Sasahara admits pressure was building before first SF win

Ukyo Sasahara admits his first Super Formula win has relieved the “pressure” he was feeling to repay Mugen for his last-minute inclusion in the team this year.

A perfectly-timed safety car allowed Sasahara to go from 13th to victory on last weekend at Fuji Speedway, as he was able to complete his mandatory tyre change under caution and then pull away from nearest pursuer Sho Tsuboi after the final restart with relative ease.

Read Also:

Prior to last weekend, Sasahara’s best result of the year so far had been seventh, although he had qualified on pole for the season opener, also at Fuji, only to stall on the grid.

The 26-year-old admitted post-race that he felt the pressure had been building to deliver a result, having only been handed the chance to rejoin Mugen in a second car this year mere days before the start of pre-season testing.

He added that he hopes the win can help stabilise his season and allow him to achieve similar levels of consistency as his championship-leading teammate Tomoki Nojiri.

“My participation this season was decided at the very last minute, I had a lot of help from everyone in the team and they had to work extra hard because of me,” reflected Sasahara. 

“For several races, a combination of my own mistakes and small details not working well meant things weren’t gelling well, and we just couldn’t get any results.

“The fact I hadn’t scored a win or even a podium prior to this round meant I was feeling under a lot of pressure, and the fact I had to get a result was weighing on me.


“Now I want to use this race as a starting point to become more consistent.

“I don’t want to get carried away, I want to keep my feet on the ground, but I’d like to become like Nojiri-san in the sense of always being able to win and fighting for the championship.”

Sasahara’s win moves him up to sixth in the drivers’ standings, although he still trails his Mugen teammate Nojiri by 63 points with four races to go.

Sasahara's tortuous journey to Super Formula glory

Sasahara’s first win in Super Formula may have owed a lot to the safety car coming at the right time, but considering some of the misfortune that has plagued his time in the series up to now, few would dispute that he deserved a little luck for a change.

Rewind two years and Sasahara was parachuted in at Mugen when COVID-19 travel restrictions prevented the team’s original signing, Red Bull junior Juri Vips from taking up his seat. But his season didn’t really get going until the penultimate round at Suzuka, his pace seemingly transformed by a change of chassis and gearbox prior to that weekend.

Even then, getting caught up in a four-way crash - for which he was partly, but not wholly, to blame - and a subsequent engine penalty left him with just a single points finish from the Fuji season finale to show for a bruising year.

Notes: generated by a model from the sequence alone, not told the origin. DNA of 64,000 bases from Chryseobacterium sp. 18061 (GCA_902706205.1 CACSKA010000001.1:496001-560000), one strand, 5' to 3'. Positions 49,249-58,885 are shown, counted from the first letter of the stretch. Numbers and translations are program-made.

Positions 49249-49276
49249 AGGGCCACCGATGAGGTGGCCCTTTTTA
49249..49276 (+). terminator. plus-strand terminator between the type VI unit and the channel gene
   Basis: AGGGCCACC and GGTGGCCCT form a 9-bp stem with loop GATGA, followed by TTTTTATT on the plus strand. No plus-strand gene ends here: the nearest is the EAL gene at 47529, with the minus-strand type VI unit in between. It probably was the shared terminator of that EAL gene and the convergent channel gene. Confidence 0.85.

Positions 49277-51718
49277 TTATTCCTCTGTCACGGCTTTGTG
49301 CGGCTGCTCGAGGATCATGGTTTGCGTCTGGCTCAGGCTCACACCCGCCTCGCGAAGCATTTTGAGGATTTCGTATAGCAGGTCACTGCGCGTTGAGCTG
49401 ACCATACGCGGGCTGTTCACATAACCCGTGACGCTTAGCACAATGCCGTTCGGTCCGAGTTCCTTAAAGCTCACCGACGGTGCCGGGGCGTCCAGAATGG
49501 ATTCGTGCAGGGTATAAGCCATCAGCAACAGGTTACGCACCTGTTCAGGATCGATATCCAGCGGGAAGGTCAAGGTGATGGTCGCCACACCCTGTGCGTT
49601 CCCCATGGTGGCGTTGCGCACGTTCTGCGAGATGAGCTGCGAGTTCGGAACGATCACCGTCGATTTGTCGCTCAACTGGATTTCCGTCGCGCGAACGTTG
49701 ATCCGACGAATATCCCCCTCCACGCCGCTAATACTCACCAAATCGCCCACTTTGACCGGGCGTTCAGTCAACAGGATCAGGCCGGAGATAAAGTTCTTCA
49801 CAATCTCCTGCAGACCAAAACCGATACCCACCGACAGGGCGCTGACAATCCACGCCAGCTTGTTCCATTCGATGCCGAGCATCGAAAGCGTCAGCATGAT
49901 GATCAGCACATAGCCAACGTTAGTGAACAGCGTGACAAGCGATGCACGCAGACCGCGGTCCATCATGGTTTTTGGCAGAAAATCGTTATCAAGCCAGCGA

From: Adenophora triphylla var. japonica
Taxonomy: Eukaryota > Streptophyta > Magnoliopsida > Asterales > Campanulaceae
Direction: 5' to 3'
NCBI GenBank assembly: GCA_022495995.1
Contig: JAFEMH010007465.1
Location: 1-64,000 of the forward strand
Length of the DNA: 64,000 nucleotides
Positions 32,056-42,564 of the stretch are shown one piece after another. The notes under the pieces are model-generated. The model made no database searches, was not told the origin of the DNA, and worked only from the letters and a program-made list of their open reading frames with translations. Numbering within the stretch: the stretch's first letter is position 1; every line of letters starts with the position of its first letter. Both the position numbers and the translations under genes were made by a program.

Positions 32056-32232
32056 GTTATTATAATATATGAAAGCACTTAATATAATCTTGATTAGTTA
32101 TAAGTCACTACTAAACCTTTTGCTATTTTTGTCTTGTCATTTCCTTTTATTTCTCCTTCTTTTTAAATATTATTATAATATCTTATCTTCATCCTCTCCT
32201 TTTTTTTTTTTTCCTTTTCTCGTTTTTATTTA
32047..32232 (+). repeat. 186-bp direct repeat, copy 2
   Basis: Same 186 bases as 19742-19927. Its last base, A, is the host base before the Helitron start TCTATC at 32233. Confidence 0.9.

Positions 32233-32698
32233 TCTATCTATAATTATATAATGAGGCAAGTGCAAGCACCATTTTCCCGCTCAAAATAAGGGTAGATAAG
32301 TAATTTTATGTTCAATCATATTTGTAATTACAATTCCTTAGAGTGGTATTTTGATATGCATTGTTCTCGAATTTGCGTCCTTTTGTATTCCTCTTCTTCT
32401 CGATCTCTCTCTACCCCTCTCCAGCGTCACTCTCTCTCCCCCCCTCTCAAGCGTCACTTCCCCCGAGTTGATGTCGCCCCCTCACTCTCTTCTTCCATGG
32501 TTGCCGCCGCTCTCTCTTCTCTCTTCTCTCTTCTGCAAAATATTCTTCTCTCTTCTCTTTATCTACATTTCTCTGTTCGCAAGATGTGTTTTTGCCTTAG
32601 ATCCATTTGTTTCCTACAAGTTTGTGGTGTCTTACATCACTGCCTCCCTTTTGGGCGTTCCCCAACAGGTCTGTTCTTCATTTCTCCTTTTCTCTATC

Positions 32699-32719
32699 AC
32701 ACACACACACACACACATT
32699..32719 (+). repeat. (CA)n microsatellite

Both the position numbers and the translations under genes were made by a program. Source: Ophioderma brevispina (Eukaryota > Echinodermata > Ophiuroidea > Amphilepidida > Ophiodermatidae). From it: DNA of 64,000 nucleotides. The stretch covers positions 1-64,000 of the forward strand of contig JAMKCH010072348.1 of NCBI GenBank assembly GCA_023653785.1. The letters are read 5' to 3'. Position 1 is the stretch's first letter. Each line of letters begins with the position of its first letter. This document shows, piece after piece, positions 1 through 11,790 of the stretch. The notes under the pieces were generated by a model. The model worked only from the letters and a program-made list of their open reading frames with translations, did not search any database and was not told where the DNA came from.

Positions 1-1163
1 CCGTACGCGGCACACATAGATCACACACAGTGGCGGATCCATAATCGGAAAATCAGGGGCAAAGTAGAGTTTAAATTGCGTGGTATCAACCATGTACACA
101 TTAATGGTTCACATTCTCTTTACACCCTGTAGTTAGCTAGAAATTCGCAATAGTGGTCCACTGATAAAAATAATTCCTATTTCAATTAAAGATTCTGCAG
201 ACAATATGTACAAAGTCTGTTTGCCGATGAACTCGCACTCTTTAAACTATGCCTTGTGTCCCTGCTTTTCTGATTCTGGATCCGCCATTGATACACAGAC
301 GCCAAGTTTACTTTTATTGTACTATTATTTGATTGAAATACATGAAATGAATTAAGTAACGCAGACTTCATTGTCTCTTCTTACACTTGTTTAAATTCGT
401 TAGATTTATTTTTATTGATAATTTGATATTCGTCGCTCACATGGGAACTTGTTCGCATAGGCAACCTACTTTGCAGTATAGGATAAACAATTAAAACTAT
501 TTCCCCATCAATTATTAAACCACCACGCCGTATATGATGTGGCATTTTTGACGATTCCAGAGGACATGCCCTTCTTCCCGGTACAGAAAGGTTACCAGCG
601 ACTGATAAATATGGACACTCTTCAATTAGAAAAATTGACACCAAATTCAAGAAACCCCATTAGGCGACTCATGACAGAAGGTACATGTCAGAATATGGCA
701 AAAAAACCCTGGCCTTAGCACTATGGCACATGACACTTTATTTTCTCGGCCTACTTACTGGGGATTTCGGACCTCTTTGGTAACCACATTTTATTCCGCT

Many observers felt Sasahara had done enough to warrant being kept on at Mugen for 2021, but Honda seemed to have other ideas, sidelining him in favour of rookie Hiroki Otsu.

While Otsu performed respectably at Mugen last year, even winning in mixed conditions at Motegi, arguably Sasahara would have done an even better job with a full season of experience under his belt. Instead, he had to be content with two substitute appearances for Dandelion Racing in place of an unwell Tadasuke Makino at the start of the season.

A podium at Suzuka was a job well done for Sasahara, who then dutifully spent the rest of the season attending races and being on standby for Dandelion in case something happened to either of its regular drivers. And yet, when Nirei Fukuzumi’s decision to move to Drago Corse opened up a vacancy at Dandelion, again Sasahara was snubbed in favour of Otsu.


For some time in the winter it appeared that Sasahara was on course for another year on the sidelines. It was only thanks to another Honda-powered team, B-Max Racing, failing to fill its second seat with a foreign driver that the season finally changed, opening the door for Mugen to expand from one car to two following its off-season split with Servus Japan (which now runs Team Goh).

Even then, the deal was only completed barely in time for pre-season testing, and needed an external sponsor in the form of Sasahara’s personal backer BH Auction to get it over the line.

Pole for the season opener at Fuji was another timely reminder that Mugen was right to push to get Sasahara on board as teammate to reigning champion Nojiri, but in both races that weekend he stalled on the grid, leaving many to wonder if his luck would ever change.

It finally did on Sunday, and even if Sasahara wasn’t necessarily the worthiest winner that day, there’s no doubt after all he’s been through that he deserved to stand on the top step of the podium sooner or later.



Honda debuts noise-enhancing exhaust in Fuji Super Formula test

How Fuji clash exposed Super Formula stewarding shortcomings